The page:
June '20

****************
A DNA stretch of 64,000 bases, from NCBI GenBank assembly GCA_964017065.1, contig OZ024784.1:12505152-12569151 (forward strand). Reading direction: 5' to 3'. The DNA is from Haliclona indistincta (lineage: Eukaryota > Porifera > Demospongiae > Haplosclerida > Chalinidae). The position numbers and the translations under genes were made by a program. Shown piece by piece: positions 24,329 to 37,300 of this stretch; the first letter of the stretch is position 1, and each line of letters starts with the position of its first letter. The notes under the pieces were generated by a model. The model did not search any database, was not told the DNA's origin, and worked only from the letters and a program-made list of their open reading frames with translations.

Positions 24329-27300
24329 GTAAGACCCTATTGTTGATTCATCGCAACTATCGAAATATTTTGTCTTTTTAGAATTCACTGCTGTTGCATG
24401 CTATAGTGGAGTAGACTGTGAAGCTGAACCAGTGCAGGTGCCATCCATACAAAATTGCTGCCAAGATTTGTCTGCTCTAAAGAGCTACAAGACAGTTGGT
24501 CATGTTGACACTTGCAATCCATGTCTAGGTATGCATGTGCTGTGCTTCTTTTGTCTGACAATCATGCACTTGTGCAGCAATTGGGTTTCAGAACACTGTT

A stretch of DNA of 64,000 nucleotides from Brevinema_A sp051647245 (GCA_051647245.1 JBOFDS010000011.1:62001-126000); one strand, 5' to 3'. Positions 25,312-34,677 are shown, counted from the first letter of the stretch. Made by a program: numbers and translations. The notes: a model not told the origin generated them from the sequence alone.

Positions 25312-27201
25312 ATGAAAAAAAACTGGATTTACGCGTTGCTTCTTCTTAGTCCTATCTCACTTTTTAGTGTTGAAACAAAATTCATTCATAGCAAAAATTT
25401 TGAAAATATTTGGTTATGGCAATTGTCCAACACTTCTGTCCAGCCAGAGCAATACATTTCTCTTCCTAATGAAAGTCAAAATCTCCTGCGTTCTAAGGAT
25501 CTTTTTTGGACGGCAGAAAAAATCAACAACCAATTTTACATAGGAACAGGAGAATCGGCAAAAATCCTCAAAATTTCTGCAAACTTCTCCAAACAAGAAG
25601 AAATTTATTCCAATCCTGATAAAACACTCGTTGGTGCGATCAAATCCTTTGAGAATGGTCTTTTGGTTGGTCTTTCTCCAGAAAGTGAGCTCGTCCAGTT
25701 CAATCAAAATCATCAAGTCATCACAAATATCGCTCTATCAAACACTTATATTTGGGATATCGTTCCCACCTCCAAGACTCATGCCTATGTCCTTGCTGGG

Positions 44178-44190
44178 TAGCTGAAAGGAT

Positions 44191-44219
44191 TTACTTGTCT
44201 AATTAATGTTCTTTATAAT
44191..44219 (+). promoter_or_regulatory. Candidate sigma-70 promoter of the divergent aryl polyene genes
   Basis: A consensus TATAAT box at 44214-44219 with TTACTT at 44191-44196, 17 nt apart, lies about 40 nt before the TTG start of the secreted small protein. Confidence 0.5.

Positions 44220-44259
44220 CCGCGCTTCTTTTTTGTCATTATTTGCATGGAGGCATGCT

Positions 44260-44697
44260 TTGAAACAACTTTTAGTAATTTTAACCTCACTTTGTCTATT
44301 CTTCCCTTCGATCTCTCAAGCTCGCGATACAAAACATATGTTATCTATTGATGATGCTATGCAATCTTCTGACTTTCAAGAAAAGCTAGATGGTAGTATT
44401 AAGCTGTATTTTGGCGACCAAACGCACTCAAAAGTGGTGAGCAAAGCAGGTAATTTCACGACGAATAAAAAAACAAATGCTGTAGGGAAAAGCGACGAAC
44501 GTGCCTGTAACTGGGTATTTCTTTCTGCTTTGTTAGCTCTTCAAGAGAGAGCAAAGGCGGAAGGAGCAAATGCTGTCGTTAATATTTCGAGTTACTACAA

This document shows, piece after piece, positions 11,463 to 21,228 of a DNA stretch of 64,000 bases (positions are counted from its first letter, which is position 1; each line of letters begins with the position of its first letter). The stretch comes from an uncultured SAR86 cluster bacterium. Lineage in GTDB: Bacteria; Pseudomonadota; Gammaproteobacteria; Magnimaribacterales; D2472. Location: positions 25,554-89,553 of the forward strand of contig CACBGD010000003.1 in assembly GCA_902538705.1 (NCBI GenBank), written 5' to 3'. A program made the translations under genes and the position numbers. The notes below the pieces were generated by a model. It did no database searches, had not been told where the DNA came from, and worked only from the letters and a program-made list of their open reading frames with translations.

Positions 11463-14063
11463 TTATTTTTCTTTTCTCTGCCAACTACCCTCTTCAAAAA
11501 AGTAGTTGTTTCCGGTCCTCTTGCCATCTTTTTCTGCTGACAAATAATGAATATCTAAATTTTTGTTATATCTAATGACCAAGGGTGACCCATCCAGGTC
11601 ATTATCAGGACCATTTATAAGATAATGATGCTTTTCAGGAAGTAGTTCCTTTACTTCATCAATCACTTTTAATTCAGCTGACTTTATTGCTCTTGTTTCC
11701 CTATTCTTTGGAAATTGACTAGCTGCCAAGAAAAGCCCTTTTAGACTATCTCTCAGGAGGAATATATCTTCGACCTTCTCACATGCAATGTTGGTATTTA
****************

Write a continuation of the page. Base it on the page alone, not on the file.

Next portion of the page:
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2 4 G R A P H I C S P R O J U N E 2 0 2 0 G R A P H I C S - P R O. C O M S I G N A G E & P R I N T I N G T H E D I G I T A L E Y E LENS CORRECTION Every lens produces a certain amount of distortion as a result of the bending of light waves through the varied thickness of the glass. The Lens Correction feature corrects optical distortions that the cam- era lens produces. The Profile tab corrects lens distortion based on the make (Canon, Nikon, Mi- nolta, etc.), model, and optical profile of the lens. The Manual sliders adjust hori- zontal and vertical distortion. There are also sliders in the Manual tab for eliminat- ing lens vignette-ing (the dark areas that sometimes form in the corners of the pic- ture), and a check box option for remov- ing chromatic aberrations (the col- ored fringe that sometimes appears around the edges of image elements). OTHER ADJUSTMENT CONTROLS HSL Adjustments: Use color sliders to target and refine specific color rang- es. Three characteristics of each color can be manipulated: hue, saturation, and luminance. Split Toning: Targets adjustments to either highlights or shadows. FX: Has two features that give the image a more distressed appearance. The top controls apply grain to the image. The bottom controls create a vignette effect, darkening the edges surrounding the pic- ture (Figure 9). Calibration: This feature applies a color profile to the image. Choose a version from (1- 5) in the menu. The color range of the profile can be adjusted using the sliders. Presets: Apply specific Camera Raw set- tings to the image. The Presets tab is de- signed for quick adjustments. Snapshots: Record a collection of cus- tom settings that can be applied to any image. To make a snapshot, click on the New Snapshot icon at the bottom of the panel. TOOLS Some of the Camera Raw tools closely re- semble the tools in Photoshop in their be- havior, like the Hand, the Zoom, the Eye- droppers, the Crop tool, and the Spot Removal tool. Other tools work in sync with the controls, such as the Adjustment Brush that targets specific regions in which to apply Camera Raw adjustments. Choose the brush, establish the location(s) of the adjustment, adjust the brush size, feather, flow, and density, and make the adjustment. SYNCHRONIZE If adjustments are applied to a single im- age, they can be applied to other images by synchronizing them. Start by open- ing all of the images in Camera Raw by selecting them in Bridge. Choose Open in Camera Raw from the File menu. Re- member they have to be in either JPEG or unlayered TIFF formats, or in one of the Camera Raw formats. When the images open, they appear as a list on the left side of the interface. Select one of the images and make the adjust- ments. Then select the additional images by pressing the shift key and clicking on additional consecutive images in the list or the Command (Mac) or Control (Win- dows) to add the individual images that you want to apply the adjustments to. If you want to apply the settings to all of the open images, choose Select All from the pulldown menu. Then choose Sync Settings from the pulldown menu. A dialog box appears to be able to pick and choose which adjustments to apply. Click OK and all images are affected in the same way (Figure 10). 'TWAS EVER THUS… This overview was presented to help you to decide whether or not to shoot your images in Camera Raw format. Is it the be-all, end-all wonder tool? Well, it certainly offers a lot of essential fea- tures for enhancing those not-so-hot pictures. Of course, experimentation is always the key to create the perfect image, and I'm sure you can agree that Camera Raw has the potential to make your im- ages pop off the page. Here's a tip. You've worked an image in Camera Raw, ex- perimented with its many features, and applied the settings by clicking Done to save the changes, or Open Image to open it in Photoshop. It is highly recommend- ed that you open it in Photoshop to ap- ply additional tweaks and enhancements. Camera Raw doesn't do everything that Photoshop can do, but it is a great begin- ning to your workflow. It gives you an edge from the get-go to get the most out of your pictures. GP STEPHEN ROMANIELLO is an artist and educator, teaching digital art at Pima Community College in Tucson, Arizona for more than 30 years. He is a cer- tified instructor in Adobe Photoshop and the author of numerous books and articles on the creative use of digital graphics software. Steve is the founder of GlobalEye Systems, a company that offers training and consulting in digital graphics software and creative imaging. FIGURE 9. The FX control has two features that give the image a more distressed appearance. The top controls apply grain to the image. The bottom con- trols create a vignette effect. FIGURE 10. If adjust- ments are applied to a single image, they can be applied to other images by synchronizing them.

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